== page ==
CFP: Society for Cinema & Media Studies, Caucus on Class

by E Wayne Ross on July 14, 2005


Society for Cinema and Media Studies
March 2-5, 2006
Vancouver, Canada

The SCMS Caucus on Class is sponsoring the following calls for papers. Please send 150-word proposals, plus brief bibliography and bio statement, to the listed contact person by August 20, 2005.

“The Canadian Imaginary: Paradise in the North or Cheap Labor Market?” This panel examines the place of Vancouver and other Canadian filmmaking centers in terms of their relationship to Hollywood television and film production over the past decade. Vancouver, where The X Files, The Sopranos, and many other television series have been filmed has been seen as a cheap location stand-in for more expensive, because more union-based, shooting in the United States, particularly in New York. Toronto, the other major Canadian filmmaking city, has seen a wholesale migration of Hollywood production in the wake of the recent Screen Actors Guild strike by actors in commercials. The panel would also look at, from the Canadian perspective, the effect of these industry trends on the heavily government financed Canadian independent scene both in film and on Canadian television. The panel also explores the Hollywood/Canadian relationship in terms of screen image. What is the effect on the concept of the veracity of location shooting when “Vancouver” substitutes for “America,” and, on the Canadian side, what does it mean to have Canadian locations effaced and presented as literally a part of the U.S.?
CONTACT: Dennis Broe –

“Materialism and Cinema”
The popularity of Deleuze in cinema studies is coincident with a philosophical return in the field to phenomenology, especially as inspired by Heidegger. Papers are sought which instead examine the application of materialist philosophy to the screen. What might a materialist theory of film look like and signify in the age of transnational capitalism? How would it differ from the cognitivist approaches of Bordwell and of Anderson, the analytic approaches of Allen, Smith, and Wartenberg, and the aestheticist approaches of Carroll and of Plantinga? How might it negotiate the Althusserian approaches of the 1960s-70s?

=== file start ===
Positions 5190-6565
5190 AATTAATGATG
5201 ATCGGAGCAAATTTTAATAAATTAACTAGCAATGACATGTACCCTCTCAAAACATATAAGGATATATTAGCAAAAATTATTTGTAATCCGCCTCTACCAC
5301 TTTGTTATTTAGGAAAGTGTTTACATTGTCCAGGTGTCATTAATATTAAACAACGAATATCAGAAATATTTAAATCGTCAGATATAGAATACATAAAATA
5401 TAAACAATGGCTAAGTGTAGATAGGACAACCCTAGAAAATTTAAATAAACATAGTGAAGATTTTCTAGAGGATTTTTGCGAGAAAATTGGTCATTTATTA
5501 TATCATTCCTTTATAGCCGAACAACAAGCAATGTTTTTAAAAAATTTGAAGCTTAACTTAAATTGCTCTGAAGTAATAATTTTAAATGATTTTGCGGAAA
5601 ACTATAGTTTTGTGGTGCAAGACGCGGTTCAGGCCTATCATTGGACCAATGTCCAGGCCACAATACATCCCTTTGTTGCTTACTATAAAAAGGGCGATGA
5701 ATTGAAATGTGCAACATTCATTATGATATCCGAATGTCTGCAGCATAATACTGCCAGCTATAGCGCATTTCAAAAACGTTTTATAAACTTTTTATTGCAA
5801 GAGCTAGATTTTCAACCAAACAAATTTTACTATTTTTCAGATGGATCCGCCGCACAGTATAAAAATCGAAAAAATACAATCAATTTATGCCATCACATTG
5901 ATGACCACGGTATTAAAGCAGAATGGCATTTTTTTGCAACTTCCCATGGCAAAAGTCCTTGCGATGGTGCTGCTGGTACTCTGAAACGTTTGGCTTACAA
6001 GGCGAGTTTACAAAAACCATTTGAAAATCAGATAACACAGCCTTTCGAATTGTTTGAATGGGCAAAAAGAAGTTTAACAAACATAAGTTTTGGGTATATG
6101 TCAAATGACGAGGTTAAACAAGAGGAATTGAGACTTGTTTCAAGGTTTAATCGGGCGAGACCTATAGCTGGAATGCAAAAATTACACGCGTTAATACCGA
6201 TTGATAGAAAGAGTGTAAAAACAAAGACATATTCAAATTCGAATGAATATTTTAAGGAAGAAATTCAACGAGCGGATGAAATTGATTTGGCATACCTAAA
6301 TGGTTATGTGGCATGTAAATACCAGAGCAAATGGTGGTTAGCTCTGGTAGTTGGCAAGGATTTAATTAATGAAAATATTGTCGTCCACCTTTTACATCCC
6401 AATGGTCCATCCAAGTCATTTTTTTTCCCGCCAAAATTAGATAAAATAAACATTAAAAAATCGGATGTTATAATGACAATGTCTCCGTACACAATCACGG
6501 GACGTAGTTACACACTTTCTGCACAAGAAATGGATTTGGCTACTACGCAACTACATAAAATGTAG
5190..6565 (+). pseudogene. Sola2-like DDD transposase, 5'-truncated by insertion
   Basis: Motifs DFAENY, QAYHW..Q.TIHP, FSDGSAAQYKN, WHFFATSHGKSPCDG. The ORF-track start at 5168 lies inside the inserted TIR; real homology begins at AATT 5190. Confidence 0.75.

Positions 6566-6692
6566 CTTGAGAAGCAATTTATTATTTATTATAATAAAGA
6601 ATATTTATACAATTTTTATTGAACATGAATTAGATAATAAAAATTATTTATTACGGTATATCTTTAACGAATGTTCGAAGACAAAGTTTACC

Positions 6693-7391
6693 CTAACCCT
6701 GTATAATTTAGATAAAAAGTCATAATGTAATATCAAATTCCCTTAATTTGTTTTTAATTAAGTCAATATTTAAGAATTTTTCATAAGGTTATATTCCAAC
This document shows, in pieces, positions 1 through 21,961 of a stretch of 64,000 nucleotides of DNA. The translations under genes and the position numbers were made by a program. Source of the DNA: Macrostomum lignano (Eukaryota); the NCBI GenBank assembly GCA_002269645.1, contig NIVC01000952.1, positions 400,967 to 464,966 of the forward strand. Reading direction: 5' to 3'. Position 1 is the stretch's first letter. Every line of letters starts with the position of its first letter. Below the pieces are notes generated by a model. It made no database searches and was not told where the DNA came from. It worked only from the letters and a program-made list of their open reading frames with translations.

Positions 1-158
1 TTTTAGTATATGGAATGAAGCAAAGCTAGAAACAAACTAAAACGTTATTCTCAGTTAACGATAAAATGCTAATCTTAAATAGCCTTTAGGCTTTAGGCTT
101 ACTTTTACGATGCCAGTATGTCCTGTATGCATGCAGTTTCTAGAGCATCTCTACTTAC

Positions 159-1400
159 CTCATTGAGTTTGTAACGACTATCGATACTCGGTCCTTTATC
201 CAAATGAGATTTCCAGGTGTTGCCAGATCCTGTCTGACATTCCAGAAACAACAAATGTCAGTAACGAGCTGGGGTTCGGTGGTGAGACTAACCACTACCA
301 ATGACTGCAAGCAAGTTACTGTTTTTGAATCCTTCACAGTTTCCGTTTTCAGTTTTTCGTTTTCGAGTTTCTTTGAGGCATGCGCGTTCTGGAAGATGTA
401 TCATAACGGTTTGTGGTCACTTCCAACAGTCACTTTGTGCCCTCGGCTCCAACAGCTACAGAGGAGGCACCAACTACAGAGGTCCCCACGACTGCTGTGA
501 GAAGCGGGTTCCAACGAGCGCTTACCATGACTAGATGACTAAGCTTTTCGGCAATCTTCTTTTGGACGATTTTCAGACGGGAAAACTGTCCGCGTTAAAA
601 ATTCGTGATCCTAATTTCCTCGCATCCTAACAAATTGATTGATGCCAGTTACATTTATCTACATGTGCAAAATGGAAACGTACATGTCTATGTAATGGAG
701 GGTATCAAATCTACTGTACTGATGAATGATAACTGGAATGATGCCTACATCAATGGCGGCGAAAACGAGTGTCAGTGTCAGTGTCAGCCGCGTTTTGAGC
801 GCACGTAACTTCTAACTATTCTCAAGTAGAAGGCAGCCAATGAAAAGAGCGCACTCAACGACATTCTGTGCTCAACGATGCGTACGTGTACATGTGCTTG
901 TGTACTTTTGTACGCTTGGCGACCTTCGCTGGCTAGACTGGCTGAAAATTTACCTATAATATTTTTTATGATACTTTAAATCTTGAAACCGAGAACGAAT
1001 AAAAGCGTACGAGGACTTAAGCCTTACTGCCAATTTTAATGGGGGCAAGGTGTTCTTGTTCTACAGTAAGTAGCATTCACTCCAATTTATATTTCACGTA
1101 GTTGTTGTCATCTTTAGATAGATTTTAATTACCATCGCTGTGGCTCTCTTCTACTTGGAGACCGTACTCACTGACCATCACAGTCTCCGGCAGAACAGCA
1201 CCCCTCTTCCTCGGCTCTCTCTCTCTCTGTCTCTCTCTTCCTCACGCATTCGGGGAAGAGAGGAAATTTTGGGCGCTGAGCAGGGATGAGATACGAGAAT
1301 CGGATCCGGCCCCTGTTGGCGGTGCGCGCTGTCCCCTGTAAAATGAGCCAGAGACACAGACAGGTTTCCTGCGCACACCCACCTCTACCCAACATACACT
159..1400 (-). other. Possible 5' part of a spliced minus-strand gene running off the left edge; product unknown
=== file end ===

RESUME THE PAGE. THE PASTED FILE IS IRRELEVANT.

CONTACT: Terri Ginsberg –

“Argentine and Latin American Post-Crisis Cinema: From Memories of Underdevelopment to Strategies of Revolt” The economic crisis that nearly bankrupted Argentina also coincided with the emergence of Argentine cinema as a major force in world filmmaking. This panel will examine that cinema and its relationship with the crisis as well as expanding to note the ways in which an entire block of Latin American countries, including Venezuela, Bolivia, Brazil and Ecuador, are now governed by leaders seeking different solutions to neoliberal expansionism. What impact has this had on the cinema and other forms of media expression in the region? In what ways have these developments in Argentina and in other countries influenced one another and bolstered critical film and media making in the region?
CONTACT: Susan Ryan –